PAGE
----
A good sign of a successful gathering is not only the interaction that takes place at the event itself, but more importantly the conversation that occurs following. In this respect the Defense Entrepreneurs Forum has been blessed; one of the reasons I’ve been remiss in reporting out on the event is the rapidity and thoroughness that some of the participants have written on salient points from the weekend. They have covered topics such as the lessons on how to manage an inclusive conference, the surprising results of a crowd-sourced and distributed planning effort, the innovations and unique methods employed at #DEF2013, perspectives on the event through a civilian’s eyes, and the importance of action through publication. If the quantity of hyperlinks less than a week after the event isn’t a testament to the excitement, then I assure you the quality of their thought is…I encourage you to read each of them.
As for me, I’m surprised the event came off. It may be disingenuous to say that, but after almost a year of planning in an unorthodox manner and depending on others to ensure major aspects of the event were a success, I’m equal parts thrilled and exhausted. The team not only volunteered their time and money (the event was funded entirely by the board and a small event fee), but their expertise and energy, as well. I’m impressed with the success that a few mid-grade and junior military members can accomplish when they have a powerful idea.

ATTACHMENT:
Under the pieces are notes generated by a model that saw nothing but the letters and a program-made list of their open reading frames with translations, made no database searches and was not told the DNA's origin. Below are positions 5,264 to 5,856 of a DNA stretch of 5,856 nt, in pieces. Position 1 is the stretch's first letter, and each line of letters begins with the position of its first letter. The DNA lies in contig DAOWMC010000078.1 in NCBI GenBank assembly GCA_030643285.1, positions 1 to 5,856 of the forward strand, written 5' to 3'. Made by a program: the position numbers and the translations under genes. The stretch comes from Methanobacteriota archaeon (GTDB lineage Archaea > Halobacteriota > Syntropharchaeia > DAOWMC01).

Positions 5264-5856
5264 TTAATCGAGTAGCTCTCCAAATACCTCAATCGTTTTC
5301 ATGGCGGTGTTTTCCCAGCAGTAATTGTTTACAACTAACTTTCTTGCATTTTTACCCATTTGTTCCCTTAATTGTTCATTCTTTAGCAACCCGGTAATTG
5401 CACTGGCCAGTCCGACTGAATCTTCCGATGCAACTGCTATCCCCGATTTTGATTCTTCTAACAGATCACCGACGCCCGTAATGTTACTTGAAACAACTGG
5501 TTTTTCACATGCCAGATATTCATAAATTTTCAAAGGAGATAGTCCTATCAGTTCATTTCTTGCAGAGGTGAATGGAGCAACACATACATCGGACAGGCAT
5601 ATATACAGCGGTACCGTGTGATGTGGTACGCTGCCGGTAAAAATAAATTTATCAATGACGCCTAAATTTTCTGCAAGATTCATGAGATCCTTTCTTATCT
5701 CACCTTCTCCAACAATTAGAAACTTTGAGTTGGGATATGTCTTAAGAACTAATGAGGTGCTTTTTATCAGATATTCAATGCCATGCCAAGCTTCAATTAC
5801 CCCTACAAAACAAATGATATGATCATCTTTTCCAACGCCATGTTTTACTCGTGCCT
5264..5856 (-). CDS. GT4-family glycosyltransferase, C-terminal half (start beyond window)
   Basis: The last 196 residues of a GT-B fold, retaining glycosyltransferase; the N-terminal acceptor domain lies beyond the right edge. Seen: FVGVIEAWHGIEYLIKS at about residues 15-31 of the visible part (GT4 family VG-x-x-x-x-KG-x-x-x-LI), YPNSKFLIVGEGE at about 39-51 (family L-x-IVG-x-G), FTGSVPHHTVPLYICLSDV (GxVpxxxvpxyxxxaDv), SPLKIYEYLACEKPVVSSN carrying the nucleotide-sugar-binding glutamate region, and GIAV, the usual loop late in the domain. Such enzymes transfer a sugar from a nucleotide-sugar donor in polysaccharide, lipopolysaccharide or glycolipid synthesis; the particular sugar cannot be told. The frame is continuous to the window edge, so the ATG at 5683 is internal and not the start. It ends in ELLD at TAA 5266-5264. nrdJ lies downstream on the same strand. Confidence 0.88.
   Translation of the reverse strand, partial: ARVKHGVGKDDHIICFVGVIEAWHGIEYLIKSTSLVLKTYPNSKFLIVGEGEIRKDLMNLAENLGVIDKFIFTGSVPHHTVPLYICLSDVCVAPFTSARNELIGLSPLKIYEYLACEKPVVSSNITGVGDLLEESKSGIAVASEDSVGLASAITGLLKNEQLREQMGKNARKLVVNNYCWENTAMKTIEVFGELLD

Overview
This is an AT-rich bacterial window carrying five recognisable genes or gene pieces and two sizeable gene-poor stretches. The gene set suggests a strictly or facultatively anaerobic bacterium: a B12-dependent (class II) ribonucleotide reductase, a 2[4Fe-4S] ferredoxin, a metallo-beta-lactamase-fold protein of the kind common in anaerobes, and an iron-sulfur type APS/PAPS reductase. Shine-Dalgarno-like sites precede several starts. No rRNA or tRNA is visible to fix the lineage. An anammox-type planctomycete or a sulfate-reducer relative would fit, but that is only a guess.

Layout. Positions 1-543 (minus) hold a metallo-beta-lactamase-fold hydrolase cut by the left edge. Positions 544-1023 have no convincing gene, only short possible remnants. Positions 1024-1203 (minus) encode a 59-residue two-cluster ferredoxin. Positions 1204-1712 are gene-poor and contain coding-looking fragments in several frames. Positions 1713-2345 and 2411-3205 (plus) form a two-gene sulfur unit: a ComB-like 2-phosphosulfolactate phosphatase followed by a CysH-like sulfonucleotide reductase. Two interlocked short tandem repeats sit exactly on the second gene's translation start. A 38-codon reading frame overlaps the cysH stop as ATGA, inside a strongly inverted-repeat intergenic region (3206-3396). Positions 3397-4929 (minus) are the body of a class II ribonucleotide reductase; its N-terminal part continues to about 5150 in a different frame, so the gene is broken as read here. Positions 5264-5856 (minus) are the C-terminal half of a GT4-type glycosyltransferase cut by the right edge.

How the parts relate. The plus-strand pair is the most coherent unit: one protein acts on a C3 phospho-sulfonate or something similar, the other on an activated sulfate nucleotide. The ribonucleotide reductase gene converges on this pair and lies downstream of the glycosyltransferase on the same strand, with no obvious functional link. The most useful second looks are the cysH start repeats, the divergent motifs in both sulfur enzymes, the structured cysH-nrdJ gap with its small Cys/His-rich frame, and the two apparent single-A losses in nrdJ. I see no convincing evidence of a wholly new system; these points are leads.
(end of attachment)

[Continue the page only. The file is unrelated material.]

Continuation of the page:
For me, the planning and execution of this event was an experiment. When I was originally approached to become a member of the board I was in intense discussions with peers and superiors about mentorship in the military; specifically, how most senior officers didn’t take the time to mentor their subordinates and (more importantly to me) how younger officers were unable to ASK for mentorship. From my perspective, most younger officers simply thought they deserved mentorship and it should come to them. This discussion provided fertile planting ground for an idea that would support younger military leaders to generate and implement ideas that could improve their military services. I relished the idea of empowering people that are self-starting, energetic, and smart. I have very few of those tendencies myself – and certainly not many original ideas – and felt I could at least help by providing my own energy. Plus, I figured another person’s network of friends and acquaintances could only help the effort. But as a military officer, the prospect of a decentralized planning process with no leader seemed heresy; since I’m not above a little heresy now and again, I of course jumped in with both feet.